What Impact Is London Life Having On Kids?

Phillipa Ellis
By Phillipa Ellis Last edited 29 months ago
What Impact Is London Life Having On Kids?
I Wish Your Wish (2003), Silkscreen on fabric ribbons
I Wish Your Wish (2003), Silkscreen on fabric ribbons
Two headed monster cape designed during children’s ‘fears’ workshop with Rivane Neuenschwander. Photo: Richard Eaton
Two headed monster cape designed during children’s ‘fears’ workshop with Rivane Neuenschwander. Photo: Richard Eaton
Photo: Richard Eaton
Photo: Richard Eaton

Parents seeking to understand if the harsher realities of London life are filtering through to children may find the annual Children’s Commission provides a worrying yet inspirational indication.

Every year the Whitechapel Gallery challenges a leading contemporary artist to create new work to specifically engage with a younger audience. The Name of Fear, this year’s commission by Brazilian artist Rivane Neuenschwander, invited children aged 7-9 from across a range of London communities to share their fears in drawings and texts. Inspired by the superhero nature of capes and the protective garments of other cultures, every carefully-crafted contribution by the youngsters went on to be lovingly recreated by the artist into a collection of 22 unique fabric capes, each designed to bring some of the most poignant stories to life.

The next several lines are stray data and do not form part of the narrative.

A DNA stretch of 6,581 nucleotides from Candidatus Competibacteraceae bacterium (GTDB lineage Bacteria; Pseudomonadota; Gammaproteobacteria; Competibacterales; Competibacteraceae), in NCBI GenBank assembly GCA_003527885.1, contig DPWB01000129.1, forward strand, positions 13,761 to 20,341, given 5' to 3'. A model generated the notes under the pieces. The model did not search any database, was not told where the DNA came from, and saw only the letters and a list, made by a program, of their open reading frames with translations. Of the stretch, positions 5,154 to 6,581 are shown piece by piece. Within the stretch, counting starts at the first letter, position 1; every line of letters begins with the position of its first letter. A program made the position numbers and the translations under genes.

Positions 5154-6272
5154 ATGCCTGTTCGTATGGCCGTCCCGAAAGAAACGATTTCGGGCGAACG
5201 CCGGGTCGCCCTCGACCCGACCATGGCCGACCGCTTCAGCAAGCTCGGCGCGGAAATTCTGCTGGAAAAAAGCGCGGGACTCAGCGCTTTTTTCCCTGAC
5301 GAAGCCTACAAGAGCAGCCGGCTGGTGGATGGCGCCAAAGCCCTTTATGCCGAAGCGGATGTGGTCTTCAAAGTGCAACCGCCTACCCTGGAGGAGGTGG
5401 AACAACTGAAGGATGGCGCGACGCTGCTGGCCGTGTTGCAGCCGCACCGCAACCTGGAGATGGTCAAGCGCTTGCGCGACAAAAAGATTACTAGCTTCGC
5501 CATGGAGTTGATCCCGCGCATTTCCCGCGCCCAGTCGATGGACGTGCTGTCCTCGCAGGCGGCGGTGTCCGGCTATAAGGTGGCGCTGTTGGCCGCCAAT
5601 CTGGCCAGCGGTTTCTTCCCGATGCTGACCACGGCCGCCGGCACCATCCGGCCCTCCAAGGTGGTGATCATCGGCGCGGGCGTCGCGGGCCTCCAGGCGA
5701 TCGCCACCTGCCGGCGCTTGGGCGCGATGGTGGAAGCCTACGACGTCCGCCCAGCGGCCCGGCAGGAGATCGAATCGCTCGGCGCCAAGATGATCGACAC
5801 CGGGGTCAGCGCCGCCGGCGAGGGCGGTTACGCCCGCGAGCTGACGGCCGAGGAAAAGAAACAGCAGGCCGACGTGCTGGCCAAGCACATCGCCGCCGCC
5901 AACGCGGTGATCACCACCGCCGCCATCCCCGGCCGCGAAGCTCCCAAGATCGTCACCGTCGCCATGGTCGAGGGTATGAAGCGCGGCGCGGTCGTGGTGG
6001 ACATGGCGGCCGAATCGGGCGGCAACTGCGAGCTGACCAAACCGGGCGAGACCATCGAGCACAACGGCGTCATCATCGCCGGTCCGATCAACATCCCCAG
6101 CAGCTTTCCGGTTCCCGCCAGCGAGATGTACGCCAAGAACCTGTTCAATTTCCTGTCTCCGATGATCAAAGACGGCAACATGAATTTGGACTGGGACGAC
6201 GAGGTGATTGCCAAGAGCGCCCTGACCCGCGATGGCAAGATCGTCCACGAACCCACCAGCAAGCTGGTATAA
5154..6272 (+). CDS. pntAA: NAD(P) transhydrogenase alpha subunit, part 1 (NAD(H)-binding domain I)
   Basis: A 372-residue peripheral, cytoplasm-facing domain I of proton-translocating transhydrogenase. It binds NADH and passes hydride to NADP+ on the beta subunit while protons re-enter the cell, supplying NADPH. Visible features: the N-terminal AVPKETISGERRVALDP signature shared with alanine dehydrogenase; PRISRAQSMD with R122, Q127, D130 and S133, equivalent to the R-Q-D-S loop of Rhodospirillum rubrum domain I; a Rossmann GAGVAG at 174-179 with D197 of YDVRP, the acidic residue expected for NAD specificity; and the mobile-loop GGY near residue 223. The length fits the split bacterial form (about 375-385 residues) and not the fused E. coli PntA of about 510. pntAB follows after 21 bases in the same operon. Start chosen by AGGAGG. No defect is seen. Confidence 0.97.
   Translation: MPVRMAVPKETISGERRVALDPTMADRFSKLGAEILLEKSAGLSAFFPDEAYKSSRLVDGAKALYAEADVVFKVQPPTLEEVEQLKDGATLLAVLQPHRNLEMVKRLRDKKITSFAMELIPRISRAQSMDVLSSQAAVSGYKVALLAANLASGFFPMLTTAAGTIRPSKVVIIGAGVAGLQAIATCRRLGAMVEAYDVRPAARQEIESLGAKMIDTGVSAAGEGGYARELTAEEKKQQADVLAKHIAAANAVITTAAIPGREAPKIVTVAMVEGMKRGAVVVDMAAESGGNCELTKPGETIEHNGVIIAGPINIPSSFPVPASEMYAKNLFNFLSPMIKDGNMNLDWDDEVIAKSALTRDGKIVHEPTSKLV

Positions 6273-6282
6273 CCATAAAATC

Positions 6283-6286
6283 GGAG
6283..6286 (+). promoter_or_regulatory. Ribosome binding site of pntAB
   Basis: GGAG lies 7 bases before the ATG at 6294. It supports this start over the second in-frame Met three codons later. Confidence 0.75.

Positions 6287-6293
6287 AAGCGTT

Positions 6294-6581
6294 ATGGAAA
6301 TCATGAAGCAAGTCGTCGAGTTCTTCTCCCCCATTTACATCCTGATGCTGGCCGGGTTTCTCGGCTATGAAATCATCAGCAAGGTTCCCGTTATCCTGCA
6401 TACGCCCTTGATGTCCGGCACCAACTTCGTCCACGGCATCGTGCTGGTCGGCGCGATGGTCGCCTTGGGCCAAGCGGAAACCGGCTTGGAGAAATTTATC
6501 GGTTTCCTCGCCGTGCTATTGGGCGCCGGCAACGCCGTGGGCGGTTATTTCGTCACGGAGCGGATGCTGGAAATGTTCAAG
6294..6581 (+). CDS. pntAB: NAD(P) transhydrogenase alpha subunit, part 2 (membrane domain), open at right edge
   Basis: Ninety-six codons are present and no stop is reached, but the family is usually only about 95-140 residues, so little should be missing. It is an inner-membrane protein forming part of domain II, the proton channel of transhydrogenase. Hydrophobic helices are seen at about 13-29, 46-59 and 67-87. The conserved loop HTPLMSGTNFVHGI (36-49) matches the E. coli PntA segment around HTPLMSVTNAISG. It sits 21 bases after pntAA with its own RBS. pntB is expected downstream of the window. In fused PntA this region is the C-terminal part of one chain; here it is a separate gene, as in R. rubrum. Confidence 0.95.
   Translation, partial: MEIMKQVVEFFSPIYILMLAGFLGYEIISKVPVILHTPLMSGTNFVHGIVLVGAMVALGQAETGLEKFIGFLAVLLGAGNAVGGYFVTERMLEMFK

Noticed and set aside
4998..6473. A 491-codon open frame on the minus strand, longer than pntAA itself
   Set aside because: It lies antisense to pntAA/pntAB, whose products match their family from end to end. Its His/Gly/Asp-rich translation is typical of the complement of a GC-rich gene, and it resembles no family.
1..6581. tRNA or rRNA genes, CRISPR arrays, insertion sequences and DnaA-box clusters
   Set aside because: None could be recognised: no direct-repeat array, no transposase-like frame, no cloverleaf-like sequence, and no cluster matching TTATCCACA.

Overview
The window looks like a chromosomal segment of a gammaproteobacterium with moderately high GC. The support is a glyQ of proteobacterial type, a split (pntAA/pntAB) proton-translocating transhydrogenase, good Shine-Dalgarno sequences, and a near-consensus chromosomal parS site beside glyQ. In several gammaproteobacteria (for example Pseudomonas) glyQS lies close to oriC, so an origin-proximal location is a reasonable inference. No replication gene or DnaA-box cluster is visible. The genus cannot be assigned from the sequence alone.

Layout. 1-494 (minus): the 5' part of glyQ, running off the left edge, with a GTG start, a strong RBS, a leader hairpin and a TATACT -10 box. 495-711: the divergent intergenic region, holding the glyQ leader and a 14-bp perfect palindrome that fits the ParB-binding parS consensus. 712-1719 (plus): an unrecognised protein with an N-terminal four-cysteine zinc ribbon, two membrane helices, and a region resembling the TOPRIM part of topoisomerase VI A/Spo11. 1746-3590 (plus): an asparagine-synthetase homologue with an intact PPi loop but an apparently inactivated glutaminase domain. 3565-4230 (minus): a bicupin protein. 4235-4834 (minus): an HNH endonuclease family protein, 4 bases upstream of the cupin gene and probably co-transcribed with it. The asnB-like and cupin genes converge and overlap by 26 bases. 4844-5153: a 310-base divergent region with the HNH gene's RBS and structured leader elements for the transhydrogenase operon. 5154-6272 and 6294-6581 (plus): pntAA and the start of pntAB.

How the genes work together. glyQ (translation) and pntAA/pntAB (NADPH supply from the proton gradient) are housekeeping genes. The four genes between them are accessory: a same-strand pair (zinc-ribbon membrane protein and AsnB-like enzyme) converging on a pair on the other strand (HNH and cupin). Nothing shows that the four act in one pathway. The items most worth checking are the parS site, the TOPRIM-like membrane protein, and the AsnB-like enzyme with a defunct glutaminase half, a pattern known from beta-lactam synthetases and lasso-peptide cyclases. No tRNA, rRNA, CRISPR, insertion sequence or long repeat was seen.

The result is an impressive array of styles, colours and stories all adorning the rails of the cosy second floor gallery. Aside from this what is most striking about the exhibition is that as well as surfacing common childhood fears like spiders, the darkness and heights, it throws light on the possible impact of London life on its youngest residents, with the inclusion of a mysterious masked cape being used to represent their fear of guns and knives.

Strangers, death and even the prospect of ‘silence’ also appear to be unnerving little ones who reside in our tumultuous city, while a spiky cape depicting Sadness suggests solitude is at its root. Yet, despite what could be seen as a bleak picture of the urban child’s psychology, the playful nature of the project is maintained by the inclusion of more abstract additions such as electric ghosts and talking trees, celebrating everything that is great about these wild-running imaginations.

Don’t be fooled by the title of the exhibition. If you’re thinking about taking younger members of the family, it’s strictly look-but-don’t-touch. Due to the delicate nature of the exhibits, kids will have to wait until the Family Day to try on these spectacular capes (25 July, 12pm-4pm, admission free). Alongside this treat, there’s a chance to make your own colourful cape with artist Laura X Carle and explore a brand new activity trail through the gallery. It’s also your best chance of interacting with this inspired work before it is donated to cultural institutions in the artist’s home country of Brazil.

Children’s Commission Rivane Neuenschwander: The Name of Fear is at the Whitechapel Gallery, 77-82 Whitechapel High Street until 30 August. Admission free.

Last Updated 06 July 2015